The document highlights the enormous amount of work that has been done by staff at the DG Environment. This is why we regard it as “educational”, capable of providing the elements of the political and technical context and to help people understand how the strategy itself was put together.

We must, however, focus mainly on the Strategy text because that is where the concepts and principles that will serve to put together the draft Directive are to be found.

So we can enjoy reading the attachment, but above all we need to reflect on and analyse the strategic document.


JRC (Joint Research Centre) Report on the impact of the CAP on the environment

A report on the Common Agriculture Policy (CAP) and its impact on Green Deal, Farm to Fork, EU Biodiversity Strategy, was published by the Commission’s Joint Research Centre (JRC) on 11 August. Its title is “Modelling environmental and climate ambition in the agricultural sector with the CAPRI model”. In synthesis, it analyses the impact of the CAP reform with respect to selected environmental indicators, production, income, prices.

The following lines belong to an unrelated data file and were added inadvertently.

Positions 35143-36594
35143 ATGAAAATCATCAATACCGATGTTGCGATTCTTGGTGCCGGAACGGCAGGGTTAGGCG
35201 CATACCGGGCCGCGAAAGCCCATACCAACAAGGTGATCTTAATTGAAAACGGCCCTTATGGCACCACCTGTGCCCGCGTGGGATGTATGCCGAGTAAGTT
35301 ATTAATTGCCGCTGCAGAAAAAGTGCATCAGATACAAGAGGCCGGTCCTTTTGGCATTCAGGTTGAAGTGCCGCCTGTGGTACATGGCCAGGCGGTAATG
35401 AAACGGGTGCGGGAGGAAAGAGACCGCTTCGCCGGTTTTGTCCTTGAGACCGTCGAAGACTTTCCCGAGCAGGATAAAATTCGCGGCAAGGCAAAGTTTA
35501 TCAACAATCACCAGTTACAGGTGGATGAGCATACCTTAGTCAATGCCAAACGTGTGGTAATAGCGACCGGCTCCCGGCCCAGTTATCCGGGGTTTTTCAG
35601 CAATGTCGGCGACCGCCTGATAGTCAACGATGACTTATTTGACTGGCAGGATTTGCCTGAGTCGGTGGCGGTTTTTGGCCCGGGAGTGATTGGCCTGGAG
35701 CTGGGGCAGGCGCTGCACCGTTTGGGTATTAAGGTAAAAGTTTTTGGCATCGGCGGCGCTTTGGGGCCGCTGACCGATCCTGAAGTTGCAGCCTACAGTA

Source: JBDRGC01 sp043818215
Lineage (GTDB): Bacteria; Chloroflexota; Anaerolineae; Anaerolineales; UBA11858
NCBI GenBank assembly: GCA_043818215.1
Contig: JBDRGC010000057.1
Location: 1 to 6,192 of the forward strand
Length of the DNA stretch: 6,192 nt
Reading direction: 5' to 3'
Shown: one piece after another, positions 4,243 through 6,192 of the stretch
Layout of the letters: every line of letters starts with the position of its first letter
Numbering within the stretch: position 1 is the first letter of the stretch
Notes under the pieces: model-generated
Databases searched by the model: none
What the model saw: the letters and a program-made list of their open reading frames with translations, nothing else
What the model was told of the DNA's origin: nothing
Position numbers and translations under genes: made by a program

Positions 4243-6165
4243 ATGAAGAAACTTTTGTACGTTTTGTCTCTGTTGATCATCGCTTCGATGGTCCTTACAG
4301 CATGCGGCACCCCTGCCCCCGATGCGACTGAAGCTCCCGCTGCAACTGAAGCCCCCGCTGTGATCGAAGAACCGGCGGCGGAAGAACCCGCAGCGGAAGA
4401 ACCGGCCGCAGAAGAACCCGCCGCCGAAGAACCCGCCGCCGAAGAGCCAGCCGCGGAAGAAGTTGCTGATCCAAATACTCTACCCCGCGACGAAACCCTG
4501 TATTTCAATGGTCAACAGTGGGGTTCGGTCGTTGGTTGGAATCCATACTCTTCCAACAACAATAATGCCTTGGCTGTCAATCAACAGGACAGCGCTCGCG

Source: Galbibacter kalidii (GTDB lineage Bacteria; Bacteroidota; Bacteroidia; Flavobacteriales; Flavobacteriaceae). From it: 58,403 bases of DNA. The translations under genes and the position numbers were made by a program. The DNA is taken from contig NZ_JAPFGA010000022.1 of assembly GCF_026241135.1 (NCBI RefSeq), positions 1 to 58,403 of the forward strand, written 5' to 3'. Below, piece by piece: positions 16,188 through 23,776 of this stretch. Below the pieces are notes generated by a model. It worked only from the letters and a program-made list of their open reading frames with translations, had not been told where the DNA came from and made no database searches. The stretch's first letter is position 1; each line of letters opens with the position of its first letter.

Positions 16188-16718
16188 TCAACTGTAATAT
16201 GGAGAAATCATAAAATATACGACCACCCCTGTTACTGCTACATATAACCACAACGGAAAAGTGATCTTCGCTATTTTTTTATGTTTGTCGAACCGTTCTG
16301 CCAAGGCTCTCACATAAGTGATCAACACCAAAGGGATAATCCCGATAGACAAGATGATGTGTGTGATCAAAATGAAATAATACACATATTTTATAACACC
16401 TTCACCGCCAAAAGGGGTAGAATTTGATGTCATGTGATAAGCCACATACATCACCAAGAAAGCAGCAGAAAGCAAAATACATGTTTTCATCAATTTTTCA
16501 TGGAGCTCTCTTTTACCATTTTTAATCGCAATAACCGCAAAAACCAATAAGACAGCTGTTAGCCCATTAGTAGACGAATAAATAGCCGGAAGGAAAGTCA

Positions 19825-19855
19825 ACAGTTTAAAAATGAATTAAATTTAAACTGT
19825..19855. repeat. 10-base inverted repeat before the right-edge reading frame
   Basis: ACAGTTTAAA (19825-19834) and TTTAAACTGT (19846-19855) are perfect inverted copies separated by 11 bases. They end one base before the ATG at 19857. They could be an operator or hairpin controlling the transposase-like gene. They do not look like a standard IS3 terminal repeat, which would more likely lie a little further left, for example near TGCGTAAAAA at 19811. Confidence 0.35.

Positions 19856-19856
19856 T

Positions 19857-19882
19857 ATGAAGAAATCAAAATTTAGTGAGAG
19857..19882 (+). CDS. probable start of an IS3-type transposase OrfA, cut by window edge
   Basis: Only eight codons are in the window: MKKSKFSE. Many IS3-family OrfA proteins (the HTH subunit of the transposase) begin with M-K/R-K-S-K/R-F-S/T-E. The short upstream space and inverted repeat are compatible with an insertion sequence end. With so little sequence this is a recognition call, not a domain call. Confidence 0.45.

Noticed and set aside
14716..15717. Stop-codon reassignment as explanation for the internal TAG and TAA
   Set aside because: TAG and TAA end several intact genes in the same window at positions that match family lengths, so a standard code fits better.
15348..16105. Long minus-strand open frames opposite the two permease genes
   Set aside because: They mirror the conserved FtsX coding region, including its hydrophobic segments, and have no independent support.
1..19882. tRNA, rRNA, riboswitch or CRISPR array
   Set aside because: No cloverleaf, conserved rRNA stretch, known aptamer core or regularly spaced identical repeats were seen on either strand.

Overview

“The report presents a modelled scenario of an ambitious implementation of the CAP reform proposals to measure the effects on EU agriculture including four quantitative targets put forward in the F2F and BDS strategies already reflected in the recommendations of the Commission to the Member States on their CAP Strategic Plans. These targets were selected as the ones with the greatest potential to affect agricultural environment and production. Moreover, those are the targets to which the CAP can provide specific contribution.

The analysis includes a reduction of the risk and use of pesticides, a reduction of nutrient surplus, an increase of area under organic farming, and an increase of area for high-diversity landscape features. The impacts are modelled under three scenarios. One is a status quo scenario assuming no change in the CAP compared to its implementation during 2014-2020. The other two scenarios include a potential implementation of the CAP post 2020 legal proposal targeting these objectives, both with and without the targeted use of Next Generation EU funding.”